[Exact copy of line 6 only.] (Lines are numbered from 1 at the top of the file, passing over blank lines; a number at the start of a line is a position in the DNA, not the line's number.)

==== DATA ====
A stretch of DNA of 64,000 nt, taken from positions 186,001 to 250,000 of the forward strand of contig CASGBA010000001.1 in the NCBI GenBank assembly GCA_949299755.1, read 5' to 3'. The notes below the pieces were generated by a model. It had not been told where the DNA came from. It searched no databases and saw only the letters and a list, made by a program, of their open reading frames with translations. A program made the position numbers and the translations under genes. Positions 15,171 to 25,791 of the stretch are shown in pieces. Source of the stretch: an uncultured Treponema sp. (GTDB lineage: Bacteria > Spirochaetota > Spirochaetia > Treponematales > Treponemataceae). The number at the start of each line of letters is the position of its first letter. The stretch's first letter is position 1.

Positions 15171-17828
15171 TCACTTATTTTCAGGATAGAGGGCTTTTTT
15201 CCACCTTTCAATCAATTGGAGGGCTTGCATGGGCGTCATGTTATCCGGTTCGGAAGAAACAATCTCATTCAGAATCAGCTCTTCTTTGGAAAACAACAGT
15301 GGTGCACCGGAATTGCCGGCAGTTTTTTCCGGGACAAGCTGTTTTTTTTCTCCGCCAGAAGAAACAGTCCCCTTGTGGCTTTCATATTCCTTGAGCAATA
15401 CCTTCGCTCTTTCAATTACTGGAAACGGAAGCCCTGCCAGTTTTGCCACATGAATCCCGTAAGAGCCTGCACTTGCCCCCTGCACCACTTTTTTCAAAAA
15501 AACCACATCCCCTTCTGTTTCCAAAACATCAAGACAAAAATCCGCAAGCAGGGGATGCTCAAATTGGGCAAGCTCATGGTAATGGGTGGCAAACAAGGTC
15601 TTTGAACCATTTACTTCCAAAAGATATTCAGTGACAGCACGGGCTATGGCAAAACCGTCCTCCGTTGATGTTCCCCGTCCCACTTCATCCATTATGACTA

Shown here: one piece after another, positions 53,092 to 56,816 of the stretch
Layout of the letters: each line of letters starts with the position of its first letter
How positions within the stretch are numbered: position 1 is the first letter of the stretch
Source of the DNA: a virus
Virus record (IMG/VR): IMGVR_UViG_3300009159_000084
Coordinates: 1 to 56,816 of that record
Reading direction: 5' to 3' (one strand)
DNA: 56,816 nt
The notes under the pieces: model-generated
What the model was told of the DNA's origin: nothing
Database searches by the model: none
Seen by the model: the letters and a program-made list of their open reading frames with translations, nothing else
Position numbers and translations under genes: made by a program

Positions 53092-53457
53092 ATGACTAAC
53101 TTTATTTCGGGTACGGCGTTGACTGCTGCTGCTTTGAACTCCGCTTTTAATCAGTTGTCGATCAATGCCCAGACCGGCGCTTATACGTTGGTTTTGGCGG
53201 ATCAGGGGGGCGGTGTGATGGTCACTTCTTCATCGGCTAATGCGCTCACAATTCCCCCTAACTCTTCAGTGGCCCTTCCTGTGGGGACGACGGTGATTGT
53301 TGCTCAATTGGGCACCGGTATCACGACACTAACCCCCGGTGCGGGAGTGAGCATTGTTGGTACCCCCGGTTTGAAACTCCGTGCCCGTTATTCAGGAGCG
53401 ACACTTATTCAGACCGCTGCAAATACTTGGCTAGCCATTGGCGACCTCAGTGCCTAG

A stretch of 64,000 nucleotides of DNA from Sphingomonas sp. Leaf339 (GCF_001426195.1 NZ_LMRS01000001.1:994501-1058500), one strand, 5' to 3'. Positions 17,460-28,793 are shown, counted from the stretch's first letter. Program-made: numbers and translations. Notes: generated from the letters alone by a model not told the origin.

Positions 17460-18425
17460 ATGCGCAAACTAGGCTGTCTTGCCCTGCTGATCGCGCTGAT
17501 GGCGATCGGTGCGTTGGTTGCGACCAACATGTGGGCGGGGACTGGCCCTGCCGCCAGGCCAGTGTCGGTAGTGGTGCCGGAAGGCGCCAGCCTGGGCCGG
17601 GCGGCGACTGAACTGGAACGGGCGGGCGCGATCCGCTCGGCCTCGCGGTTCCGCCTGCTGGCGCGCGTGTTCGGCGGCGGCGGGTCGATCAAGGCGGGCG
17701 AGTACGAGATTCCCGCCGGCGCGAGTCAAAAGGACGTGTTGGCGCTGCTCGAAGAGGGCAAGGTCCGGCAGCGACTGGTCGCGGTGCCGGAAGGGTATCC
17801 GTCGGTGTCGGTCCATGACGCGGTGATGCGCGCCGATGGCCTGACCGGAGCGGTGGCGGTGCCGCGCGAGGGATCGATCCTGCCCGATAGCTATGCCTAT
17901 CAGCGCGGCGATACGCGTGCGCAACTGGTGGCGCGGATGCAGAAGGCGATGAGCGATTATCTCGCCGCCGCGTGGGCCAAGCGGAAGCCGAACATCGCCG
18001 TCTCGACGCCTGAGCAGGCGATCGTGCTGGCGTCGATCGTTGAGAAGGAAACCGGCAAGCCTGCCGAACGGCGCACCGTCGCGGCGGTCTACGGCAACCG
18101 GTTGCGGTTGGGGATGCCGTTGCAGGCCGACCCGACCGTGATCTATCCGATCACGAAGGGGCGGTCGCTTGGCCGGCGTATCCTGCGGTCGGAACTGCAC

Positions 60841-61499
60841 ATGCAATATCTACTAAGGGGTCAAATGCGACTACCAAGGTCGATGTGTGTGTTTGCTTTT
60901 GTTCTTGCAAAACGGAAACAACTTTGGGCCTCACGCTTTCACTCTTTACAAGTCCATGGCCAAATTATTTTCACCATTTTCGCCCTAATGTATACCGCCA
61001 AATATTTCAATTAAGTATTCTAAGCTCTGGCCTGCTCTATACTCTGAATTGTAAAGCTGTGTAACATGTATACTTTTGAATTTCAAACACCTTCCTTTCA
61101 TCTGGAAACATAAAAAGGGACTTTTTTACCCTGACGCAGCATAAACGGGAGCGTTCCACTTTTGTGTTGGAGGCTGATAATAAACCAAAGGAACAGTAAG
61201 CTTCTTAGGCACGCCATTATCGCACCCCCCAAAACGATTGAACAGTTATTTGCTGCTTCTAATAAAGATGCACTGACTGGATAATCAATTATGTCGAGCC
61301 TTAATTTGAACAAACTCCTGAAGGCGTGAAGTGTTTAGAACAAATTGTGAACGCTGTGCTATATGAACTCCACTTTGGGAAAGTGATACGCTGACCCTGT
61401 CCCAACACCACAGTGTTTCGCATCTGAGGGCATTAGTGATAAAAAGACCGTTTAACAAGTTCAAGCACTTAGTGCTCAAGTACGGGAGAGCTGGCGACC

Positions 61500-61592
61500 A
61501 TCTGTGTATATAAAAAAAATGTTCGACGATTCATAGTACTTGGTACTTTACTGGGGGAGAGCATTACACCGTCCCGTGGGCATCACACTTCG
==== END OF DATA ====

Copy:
15401 CCTTCGCTCTTTCAATTACTGGAAACGGAAGCCCTGCCAGTTTTGCCACATGAATCCCGTAAGAGCCTGCACTTGCCCCCTGCACCACTTTTTTCAAAAA